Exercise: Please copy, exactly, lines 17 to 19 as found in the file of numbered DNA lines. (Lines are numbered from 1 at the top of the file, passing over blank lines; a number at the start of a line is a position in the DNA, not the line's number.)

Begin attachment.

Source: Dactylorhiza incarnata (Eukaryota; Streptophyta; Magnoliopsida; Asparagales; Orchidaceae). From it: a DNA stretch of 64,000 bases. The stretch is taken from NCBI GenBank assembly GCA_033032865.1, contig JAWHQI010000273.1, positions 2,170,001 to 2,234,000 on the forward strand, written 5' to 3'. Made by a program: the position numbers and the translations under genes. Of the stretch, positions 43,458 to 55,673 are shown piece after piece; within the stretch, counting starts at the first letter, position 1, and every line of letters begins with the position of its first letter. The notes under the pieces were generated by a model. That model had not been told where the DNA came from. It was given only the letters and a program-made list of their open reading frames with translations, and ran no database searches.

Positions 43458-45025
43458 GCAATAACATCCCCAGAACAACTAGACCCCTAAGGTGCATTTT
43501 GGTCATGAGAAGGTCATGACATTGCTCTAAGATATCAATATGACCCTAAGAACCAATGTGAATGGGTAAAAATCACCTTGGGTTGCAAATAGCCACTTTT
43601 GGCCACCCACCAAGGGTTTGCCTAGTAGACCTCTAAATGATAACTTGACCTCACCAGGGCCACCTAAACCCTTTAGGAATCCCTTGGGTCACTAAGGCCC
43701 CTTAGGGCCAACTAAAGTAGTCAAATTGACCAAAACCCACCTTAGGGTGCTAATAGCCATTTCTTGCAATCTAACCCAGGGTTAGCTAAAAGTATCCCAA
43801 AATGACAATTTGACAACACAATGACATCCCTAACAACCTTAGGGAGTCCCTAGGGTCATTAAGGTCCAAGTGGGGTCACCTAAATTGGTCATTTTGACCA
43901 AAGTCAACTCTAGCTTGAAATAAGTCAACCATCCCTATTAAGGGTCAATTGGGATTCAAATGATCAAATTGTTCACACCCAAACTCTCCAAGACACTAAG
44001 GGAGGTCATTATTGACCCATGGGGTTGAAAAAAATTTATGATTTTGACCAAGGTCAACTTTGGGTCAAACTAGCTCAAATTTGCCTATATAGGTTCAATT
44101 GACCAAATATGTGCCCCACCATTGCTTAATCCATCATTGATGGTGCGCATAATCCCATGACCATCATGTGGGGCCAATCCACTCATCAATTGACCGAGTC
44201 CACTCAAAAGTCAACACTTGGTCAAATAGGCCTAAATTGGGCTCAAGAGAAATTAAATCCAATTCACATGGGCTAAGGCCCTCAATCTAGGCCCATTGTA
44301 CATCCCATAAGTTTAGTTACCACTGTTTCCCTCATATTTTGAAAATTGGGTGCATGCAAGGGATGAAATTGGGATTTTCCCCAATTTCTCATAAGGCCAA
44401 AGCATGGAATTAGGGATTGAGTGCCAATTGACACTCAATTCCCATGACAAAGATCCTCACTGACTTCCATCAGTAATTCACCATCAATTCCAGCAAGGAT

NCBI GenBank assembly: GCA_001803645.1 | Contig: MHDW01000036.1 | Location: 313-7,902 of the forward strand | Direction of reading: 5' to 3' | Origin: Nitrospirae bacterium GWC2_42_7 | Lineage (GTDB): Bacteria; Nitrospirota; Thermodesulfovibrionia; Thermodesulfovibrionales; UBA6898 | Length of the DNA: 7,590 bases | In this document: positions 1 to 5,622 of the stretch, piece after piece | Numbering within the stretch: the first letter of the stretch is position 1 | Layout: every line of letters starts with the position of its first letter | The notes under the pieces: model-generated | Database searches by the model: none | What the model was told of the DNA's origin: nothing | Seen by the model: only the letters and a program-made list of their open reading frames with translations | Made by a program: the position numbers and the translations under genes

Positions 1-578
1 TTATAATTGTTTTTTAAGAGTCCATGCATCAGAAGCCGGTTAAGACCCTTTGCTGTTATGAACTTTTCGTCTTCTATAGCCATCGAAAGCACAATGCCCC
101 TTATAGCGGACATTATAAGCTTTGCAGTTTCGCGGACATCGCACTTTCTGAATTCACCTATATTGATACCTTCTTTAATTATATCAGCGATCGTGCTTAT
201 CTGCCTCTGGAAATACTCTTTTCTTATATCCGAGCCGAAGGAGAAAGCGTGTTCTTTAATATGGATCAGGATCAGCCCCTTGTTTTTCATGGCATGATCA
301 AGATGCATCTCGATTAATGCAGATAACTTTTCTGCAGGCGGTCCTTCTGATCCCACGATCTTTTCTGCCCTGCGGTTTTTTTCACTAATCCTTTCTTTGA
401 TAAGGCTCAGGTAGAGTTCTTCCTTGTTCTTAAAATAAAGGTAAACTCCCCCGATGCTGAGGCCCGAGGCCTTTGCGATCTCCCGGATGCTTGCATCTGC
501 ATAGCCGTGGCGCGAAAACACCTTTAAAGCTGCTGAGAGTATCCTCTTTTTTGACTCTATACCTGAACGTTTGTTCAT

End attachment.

101 TTATAGCGGACATTATAAGCTTTGCAGTTTCGCGGACATCGCACTTTCTGAATTCACCTATATTGATACCTTCTTTAATTATATCAGCGATCGTGCTTAT
201 CTGCCTCTGGAAATACTCTTTTCTTATATCCGAGCCGAAGGAGAAAGCGTGTTCTTTAATATGGATCAGGATCAGCCCCTTGTTTTTCATGGCATGATCA
301 AGATGCATCTCGATTAATGCAGATAACTTTTCTGCAGGCGGTCCTTCTGATCCCACGATCTTTTCTGCCCTGCGGTTTTTTTCACTAATCCTTTCTTTGA